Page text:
Wednesday, April 22, 2015

Why I Haven't Been Posting Much Lately

In the words of George Packer, in the New Yorker:

"the forest of names on the Republican side, “two figures—Jeb Bush and Scott Walker—have quickly moved to the head of the pack. Perhaps only Mr. Rubio has a good chance to join them at the top.” The reasons have to do with fundraising, positioning, élite support, broad acceptability—that is, with the roles spelled out in the piece. The author, Nate Cohn, concluded, “It will be fun to watch.”

That was when he lost me.

It might not be wise for a sometime political journalist to admit this, but the 2016 campaign doesn’t seem like fun to me... If this is any kind of fun, it’s the kind of fun I associate with reading about seventeenth-century French execution methods, or watching a YouTube video of a fight between a python and an alligator. Fun in small doses, as long as you’re not too close. 

American politics in general doesn’t seem like fun these days. There’s nothing very entertaining about super PACs, or Mike Huckabee’s national announcement of an imminent national announcement of whether he will run for President again. Jeb Bush’s ruthless approach to locking up the exclusive services of longstanding Republican political consultants and media professionals far ahead of the primaries doesn’t quicken my pulse."

Thee's lots more where this came from too, but it's all so depressingly familiar to me.  Now we are going to get this:

"The New York Times, The Washington Post and Fox News have made exclusive agreements with a conservative author for early access to his opposition research on Hillary Clinton, a move that has confounded members of the Clinton campaign and some reporters, the On Media blog has confirmed."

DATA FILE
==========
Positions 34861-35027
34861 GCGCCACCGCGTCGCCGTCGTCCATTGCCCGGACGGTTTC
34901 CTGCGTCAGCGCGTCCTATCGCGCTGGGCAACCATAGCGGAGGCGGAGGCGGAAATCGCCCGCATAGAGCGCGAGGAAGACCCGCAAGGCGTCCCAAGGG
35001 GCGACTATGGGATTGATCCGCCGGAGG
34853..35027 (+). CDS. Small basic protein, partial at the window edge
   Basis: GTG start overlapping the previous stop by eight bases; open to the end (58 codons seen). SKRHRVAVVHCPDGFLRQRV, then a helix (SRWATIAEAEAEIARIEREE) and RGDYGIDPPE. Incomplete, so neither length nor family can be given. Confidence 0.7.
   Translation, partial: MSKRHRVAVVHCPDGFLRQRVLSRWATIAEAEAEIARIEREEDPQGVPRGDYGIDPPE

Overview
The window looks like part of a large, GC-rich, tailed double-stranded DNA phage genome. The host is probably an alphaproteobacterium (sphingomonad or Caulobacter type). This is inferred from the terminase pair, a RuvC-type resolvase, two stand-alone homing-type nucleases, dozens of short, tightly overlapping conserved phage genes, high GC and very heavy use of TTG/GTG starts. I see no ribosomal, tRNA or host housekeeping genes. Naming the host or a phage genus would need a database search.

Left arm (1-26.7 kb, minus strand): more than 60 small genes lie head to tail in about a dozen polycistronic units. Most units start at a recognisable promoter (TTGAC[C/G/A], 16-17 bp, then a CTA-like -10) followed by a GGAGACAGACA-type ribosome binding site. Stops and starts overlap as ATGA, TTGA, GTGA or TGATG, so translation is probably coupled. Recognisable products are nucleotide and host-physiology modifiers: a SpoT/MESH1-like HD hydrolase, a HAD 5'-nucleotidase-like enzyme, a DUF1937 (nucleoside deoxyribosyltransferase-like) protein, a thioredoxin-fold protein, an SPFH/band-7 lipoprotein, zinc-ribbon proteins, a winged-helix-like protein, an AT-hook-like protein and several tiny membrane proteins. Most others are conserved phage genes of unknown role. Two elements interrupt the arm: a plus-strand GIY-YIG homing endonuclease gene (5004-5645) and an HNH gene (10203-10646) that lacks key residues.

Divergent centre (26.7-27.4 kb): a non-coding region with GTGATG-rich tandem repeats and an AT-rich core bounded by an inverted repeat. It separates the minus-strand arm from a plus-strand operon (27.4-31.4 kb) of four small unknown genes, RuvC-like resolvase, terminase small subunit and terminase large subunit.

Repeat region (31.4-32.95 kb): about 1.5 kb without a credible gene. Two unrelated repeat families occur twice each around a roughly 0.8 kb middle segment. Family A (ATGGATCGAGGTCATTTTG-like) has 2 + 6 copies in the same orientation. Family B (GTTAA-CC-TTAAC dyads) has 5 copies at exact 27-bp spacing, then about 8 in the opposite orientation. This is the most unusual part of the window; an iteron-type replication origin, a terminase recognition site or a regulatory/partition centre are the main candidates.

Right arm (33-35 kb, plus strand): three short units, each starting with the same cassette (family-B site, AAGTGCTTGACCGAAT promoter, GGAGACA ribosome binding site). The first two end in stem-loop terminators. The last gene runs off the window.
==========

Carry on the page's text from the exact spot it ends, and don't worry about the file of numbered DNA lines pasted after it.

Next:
Every one of us knows that this book is going to be a right wing Swift Boat smear, but the New York Times and the Washington Post, supposedly the two best newspapers in the country, have "made exclusive agreements," i.e. are going to pay for the privilege of carrying these Republican lies; i.e. once again, as they did with Gore and Kerry, they are going to collaborate with the Republican party to see to it that any Democratic candidate is crushed in an avalanche of hatred.

 And while we are on the subject, how about this news?

"Jeb Bush demands donors pony up six figures to get in the door... 

Want to be a donor Jeb Bush actually cares about? No piddling one percenters need apply at this Super PAC-driven stage of the not-yet-official campaign. It takes a 0.1 percenter's money to matter to Jeb these days, and the people giving what was seen as good money as recently as 2012 are being downgraded...Last month, Bush’s campaign held a breakfast fundraiser in Florida that required $250,000 simply to get in the door, said one Republican strategist who has worked on multiple presidential campaigns. The strategist said that some attendees who normally attend GOP campaign events balked. One invitee joked about the high cost of entrance, said the strategist, asking, “Can I do coffee?” 
A pair of March fundraisers for Bush -- one that included his former president father and another that included his former president brother -- required couples to raise $100,000 to attend. Jeb Bush also held a Wall Street fundraiser in February, which demanded an “eye-popping” $100,000 per ticket."

That's right, you guys out there who could pony up $25,000 or $50,000 for one candidate, out of your multimillion dollar incomes:  I bet you thought you were rich.  No more.  Now that a few dozen people are capable of financing whole political parties on their own, who cares about pikers like you?  You just got kicked off the bus.  It's not the 1% any more, or the 0.1% or even the 0.01%.  Guess what?  You guys aren't in the inner circle any more.  You are as necessary to the process as the bums that live in the park a few blocks from your $10 million dollar New York condos.  The system isn't for you any more.

And what's more, in a few more years, even the Romneys and Bushes, guys with $250 million or so, are going to find themselves outside the circle, once the Koch brothers and the few dozen more of their ilk have so gorged themselves on our national wealth that neither they nor their tools like Scott Walker need to give a God damn about the rest of us.

That's the inevitable end of our nation's progress, and I see nothing that can stop it.  I guess that is why I don't find it much fun any more.

1 comment:

Poll P. said...

The long view of history seems to indicate that when things get bad enough, rebellions knock the bastards off their perches.